Aging in the News: August 2022

September 1, 2022
Explore our news round-up from August 2022 where we examine stories about older adults and aging in America. 

It’s Never Too Late to Take Up Water Polo 

It’s never too late to pick up a new hobby and 86-year-old Mark Braly is living proof! He started playing water polo at age 76, and hasn’t looked back. As the oldest member of his co-ed team, he practices twice a week alongside 40 other players – some are in their 20s, but most range from their 30s through middle age. Braly says he’s loved the camaraderie and unique bond they’ve all developed on the team, saying: “I felt like I didn’t belong much of my life. I don’t feel that way here with these people. They represent an acceptance I’ve been missing.” Read more about Mark’s story in the New York Times here.

My Mom Has No Friends, The loneliness of growing older made bearable with playdates 

A columnist highlights her journey helping her mother make new friends in Los Angeles at 80-years-old. After her mother moved to the city to be closer to her and her grandchildren, she lacked the social network of support. Her daughter tried several options before using online connections to help arrange playdates for her mother and other people her age. The columnist writes that through this process, she began to see her mother from a different perspective and learned that anyone can start over or begin a new phase of their life. Read more here. 

7 Ways to Make Younger Friends in Retirement 

The power and value of intergenerational friendships is highlighted in this piece. The article highlights the wisdom older adults can bring to younger people just starting their career and the new perspective that young people can provide older adults. Often, these friendships can cross cultural divides and offer opportunities for both individuals from all generations  to grow. The challenge can be where to create intergenerational friendships. This piece offers several tips on how to meet people from different generations. Read more here.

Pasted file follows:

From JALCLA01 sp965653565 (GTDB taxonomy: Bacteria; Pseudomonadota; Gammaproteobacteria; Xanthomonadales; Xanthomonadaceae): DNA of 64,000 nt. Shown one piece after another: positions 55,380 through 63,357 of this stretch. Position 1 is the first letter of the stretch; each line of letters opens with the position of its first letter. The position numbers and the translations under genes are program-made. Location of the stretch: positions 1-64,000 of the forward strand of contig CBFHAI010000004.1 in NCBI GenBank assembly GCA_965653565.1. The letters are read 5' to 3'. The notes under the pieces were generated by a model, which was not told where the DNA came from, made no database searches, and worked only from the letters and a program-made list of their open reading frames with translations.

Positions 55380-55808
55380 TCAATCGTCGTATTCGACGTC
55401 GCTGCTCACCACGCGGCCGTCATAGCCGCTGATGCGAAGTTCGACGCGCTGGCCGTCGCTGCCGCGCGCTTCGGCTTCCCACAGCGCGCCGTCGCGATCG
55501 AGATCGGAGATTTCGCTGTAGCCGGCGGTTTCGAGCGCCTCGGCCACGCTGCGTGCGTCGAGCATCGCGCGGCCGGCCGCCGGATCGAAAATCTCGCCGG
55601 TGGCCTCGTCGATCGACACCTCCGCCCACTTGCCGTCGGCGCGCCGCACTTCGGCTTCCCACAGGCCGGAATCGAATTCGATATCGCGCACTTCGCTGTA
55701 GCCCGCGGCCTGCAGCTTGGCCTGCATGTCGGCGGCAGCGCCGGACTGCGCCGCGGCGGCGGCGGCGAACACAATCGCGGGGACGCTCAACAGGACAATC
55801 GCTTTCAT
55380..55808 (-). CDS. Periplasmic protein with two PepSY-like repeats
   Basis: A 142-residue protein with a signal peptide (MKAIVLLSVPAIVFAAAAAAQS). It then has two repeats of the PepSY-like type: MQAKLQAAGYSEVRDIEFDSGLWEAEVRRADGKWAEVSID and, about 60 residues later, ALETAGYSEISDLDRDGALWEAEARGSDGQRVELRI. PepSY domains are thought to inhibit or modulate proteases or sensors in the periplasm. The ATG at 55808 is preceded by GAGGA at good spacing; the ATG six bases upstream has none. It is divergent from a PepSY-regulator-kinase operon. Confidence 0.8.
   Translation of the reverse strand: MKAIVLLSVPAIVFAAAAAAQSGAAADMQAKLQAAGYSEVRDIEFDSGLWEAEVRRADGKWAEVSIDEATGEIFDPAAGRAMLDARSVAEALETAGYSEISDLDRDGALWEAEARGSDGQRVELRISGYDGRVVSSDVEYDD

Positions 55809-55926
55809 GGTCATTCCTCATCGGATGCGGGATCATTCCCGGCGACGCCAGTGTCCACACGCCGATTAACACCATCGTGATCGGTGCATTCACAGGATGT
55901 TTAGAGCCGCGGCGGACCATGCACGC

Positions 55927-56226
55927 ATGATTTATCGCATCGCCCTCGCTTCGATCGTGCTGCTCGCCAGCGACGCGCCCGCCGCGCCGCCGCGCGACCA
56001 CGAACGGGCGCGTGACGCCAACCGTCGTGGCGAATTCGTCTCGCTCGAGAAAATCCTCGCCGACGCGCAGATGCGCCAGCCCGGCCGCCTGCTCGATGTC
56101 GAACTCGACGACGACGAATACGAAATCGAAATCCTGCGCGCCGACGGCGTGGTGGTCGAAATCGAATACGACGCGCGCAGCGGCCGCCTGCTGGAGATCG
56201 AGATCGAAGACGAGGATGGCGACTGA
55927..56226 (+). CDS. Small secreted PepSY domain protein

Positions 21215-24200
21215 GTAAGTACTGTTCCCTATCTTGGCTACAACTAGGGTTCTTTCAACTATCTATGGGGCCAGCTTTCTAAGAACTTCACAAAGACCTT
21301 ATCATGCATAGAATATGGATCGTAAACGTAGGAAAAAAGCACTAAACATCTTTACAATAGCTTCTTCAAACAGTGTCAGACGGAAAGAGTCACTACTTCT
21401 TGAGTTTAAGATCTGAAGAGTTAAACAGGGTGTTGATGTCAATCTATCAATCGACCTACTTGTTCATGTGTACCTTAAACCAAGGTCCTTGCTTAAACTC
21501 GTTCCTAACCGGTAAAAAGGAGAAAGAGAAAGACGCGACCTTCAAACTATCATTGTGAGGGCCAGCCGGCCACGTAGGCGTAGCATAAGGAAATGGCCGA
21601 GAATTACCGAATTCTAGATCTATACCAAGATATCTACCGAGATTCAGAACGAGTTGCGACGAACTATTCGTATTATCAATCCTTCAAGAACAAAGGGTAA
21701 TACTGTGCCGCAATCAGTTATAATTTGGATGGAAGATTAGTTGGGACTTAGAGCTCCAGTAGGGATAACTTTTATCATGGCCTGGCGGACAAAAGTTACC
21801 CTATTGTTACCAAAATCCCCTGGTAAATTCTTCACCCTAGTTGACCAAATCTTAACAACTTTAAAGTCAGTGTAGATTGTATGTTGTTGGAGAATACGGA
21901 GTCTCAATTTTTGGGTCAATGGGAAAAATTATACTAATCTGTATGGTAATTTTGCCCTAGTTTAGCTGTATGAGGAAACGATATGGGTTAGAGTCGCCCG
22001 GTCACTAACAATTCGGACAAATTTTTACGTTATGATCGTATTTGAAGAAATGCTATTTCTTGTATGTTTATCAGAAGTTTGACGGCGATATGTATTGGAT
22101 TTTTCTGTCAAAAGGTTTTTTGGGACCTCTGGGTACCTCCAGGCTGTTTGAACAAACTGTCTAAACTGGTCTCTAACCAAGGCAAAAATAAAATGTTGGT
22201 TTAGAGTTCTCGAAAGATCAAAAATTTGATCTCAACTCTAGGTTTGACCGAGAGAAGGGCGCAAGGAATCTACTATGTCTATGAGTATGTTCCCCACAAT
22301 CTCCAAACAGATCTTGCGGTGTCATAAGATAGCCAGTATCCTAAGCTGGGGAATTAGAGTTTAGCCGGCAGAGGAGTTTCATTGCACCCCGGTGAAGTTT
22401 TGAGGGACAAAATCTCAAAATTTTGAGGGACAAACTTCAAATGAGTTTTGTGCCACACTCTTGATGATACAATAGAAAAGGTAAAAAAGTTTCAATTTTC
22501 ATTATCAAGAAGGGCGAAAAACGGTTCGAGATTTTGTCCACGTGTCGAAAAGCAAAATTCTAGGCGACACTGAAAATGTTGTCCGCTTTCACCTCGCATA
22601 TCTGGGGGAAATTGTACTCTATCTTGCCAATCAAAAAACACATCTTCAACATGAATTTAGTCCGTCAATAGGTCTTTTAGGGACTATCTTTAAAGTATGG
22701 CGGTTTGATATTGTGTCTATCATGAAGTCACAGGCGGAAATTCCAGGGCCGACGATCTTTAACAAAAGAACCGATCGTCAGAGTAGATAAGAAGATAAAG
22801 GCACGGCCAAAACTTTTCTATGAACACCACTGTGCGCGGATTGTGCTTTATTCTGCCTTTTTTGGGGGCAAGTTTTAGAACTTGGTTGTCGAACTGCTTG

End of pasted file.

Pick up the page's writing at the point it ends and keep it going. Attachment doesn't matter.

Can you delay aging by refusing to act your age?

A new study shows that it’s not really about how old you are, but how old you think you are. A growing number of studies show that no one likes to think of themselves as getting older and as a result, people in their 70s often think of themselves as barely out of middle age – they resist being designated as old, and that could be working in their favor. Read more about the attitude that has been associated with living a longer, healthier life. 


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Several economic factors have led more older adults to make a return to the workforce or contemplate a return. Some are looking to pad their retirement, others want to support their families, while others are looking for a way to stay connected and active in this new stage of life.
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